As independent booksellers predicted a few weeks ago (PW, Nov. 7), executives at the nation's major bookstore chains are also counting on a breadth of selection rather than a few big bestsellers to drive holiday sales this year.
"No blockbusters are emerging," Barnes & Noble CEO Steve Riggio said in a conference call discussing third-quarter results. Riggio said he expects a wide range of titles to do well this year, which should push up same-store sales at B&N superstores in the final quarter. In Borders's review of third-quarter results, executives also pointed to the depth of titles as the strength of this holiday's offerings, noting that the top 100 titles this year are stronger than the top 100 in 2004, even if there is no Da Vinci Codeor America (the Book). And Books-A-Million president Sandy Cochran expects a number of movie tie-ins and new fiction to be hot sellers.
Among the titles noted by Riggio as possible strong sellers this year were The Year of Magical Thinking, Predator, At First Sight and The Camel Club. The cookbook and giftbook segments have a number of good titles, Riggio said. The children's segment has been strong all year, Riggio said, and he expects B&N to sell lots of copies of the many editions of Narnia the stores are carrying this season.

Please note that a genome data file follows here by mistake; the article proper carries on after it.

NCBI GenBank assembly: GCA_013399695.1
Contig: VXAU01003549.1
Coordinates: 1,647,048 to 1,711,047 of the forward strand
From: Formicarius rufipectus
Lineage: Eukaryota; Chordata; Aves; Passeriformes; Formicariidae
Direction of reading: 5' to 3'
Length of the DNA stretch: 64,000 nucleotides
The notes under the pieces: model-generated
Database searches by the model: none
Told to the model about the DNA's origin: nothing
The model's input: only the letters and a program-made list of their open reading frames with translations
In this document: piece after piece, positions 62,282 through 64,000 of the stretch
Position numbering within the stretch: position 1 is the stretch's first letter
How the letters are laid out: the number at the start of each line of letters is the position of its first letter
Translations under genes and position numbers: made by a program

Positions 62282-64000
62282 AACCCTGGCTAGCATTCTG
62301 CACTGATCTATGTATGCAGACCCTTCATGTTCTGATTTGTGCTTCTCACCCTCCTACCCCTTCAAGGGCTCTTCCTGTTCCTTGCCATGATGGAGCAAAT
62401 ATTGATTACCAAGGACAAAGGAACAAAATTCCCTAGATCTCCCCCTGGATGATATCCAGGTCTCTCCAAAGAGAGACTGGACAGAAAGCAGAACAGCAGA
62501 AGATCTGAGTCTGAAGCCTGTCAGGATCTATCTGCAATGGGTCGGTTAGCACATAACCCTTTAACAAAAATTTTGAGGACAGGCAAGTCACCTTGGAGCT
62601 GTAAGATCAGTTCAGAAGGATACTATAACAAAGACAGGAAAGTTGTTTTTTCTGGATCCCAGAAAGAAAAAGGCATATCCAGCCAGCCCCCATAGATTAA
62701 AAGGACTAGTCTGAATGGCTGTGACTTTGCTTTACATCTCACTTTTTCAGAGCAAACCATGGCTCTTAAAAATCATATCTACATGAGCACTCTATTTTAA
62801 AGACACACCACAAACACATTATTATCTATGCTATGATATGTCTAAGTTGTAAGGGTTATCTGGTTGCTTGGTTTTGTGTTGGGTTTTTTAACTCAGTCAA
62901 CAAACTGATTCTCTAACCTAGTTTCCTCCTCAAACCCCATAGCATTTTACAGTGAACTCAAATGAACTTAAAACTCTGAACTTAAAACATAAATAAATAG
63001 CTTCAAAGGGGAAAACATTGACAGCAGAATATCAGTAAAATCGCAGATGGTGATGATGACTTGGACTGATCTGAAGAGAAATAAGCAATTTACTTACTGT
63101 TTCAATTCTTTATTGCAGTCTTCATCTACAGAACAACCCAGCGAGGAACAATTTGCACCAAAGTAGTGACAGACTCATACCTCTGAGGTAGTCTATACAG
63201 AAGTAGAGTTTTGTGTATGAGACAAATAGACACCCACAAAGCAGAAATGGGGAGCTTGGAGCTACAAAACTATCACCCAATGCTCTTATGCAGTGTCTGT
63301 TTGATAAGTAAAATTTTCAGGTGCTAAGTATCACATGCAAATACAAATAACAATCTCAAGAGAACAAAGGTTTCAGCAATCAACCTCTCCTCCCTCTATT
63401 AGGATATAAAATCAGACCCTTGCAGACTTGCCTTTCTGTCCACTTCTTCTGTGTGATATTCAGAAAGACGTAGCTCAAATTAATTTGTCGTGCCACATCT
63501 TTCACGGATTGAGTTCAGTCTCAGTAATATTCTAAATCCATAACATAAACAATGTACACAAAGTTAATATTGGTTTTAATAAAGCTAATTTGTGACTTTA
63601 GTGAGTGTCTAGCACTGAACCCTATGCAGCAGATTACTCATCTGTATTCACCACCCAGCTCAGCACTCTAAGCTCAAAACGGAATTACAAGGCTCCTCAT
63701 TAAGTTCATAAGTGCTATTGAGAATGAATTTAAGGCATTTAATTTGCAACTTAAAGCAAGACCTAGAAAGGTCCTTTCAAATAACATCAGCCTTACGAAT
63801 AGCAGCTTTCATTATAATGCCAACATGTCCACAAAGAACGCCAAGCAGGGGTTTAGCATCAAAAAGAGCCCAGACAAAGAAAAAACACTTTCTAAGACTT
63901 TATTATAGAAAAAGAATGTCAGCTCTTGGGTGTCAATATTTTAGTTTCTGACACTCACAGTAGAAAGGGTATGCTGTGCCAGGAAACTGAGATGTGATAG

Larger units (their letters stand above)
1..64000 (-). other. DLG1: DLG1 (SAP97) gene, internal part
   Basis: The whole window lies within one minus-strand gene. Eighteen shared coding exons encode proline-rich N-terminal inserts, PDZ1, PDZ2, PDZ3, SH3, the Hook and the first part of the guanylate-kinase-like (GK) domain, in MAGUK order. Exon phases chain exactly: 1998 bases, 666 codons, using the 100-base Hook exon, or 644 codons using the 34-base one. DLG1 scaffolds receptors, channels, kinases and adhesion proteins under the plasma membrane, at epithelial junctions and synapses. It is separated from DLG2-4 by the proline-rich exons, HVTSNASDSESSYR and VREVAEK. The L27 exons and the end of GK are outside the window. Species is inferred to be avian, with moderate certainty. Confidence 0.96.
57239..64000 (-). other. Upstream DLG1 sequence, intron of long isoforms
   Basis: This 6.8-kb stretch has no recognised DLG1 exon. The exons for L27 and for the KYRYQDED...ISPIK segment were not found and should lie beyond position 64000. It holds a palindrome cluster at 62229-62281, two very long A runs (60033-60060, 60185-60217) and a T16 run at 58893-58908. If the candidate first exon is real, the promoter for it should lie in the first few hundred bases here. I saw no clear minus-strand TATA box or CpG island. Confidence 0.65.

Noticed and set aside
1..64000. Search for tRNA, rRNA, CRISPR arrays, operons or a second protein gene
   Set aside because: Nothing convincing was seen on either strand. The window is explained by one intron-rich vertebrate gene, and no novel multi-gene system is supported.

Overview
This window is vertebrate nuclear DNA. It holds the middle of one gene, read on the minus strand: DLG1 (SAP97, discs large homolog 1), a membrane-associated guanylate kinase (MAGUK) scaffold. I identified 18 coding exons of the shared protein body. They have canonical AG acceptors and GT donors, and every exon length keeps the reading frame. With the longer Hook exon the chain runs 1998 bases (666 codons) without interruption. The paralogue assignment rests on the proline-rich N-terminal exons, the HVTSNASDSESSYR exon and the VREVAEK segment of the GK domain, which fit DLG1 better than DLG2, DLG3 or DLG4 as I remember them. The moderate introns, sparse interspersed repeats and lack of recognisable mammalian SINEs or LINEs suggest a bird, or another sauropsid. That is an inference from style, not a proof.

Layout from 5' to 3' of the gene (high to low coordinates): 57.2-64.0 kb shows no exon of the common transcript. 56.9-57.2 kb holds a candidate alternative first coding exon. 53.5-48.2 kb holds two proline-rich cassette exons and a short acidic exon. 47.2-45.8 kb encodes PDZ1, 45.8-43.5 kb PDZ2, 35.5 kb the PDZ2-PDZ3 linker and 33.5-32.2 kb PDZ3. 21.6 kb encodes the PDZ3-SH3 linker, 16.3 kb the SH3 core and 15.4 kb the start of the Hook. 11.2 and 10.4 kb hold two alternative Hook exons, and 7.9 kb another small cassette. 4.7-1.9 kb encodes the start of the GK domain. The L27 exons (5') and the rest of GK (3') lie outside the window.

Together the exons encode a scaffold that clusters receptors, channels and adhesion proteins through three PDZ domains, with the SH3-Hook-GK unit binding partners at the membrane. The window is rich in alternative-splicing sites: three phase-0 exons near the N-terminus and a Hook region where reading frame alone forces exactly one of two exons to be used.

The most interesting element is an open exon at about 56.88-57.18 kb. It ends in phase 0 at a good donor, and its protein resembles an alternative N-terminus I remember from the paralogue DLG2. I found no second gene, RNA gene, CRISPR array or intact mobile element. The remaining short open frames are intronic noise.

Borders also tapped Magical Thinking as a potential big book this season, along with The March, Teacher Man and Team of Rivals. On the less literary side, Borders predicted that James Patterson's new Mary, Mary will be a big holiday item.
Coming off a weak third quarter, in which a 15% decline in music comparable-store sales offset a 3% increase in book sales, Borders's objective for the fourth quarter is to drive book sales to try to minimize the impact of declining music sales, which Borders executives expect to fall again in the final period.
Borders had the slowest growth of the big chains in the third period, with total revenue up only 0.5%. Superstore sales were up 1.6%, to $572.9 million, led by good backlist book sales. Sales at the Walden specialty group fell 8.1%, to $138.4 million, as the chain was hurt by sluggish bestseller sales and slower mall traffic. The international group had a disappointing quarter as weakness in the U.K. limited the sales increase to 6%.
B&N had a 3.7% sales gain in the quarter as superstore sales rose about 4%, to $930.5 million. B&N.com had a good quarter, with sales up 8%, to $99.4 million, while sales at Dalton fell 21%, to $28.4 million, as B&N continues to shrink its mall store operations.
BAM overcame the impact of several hurricanes to post a 3.4% sales increase in the third quarter. Backlist sold well, and the children's segment had solid gains across all categories. Cochran said BAM is "already seeing serious sales" of books related to Narnia.
Bookstore Chain Sales 2004—2005 (in millions)
|Barnes & Noble||1,042.3||1,081.8||3.7|
|Barnes & Noble||3,200.8||3,349.8||4.6|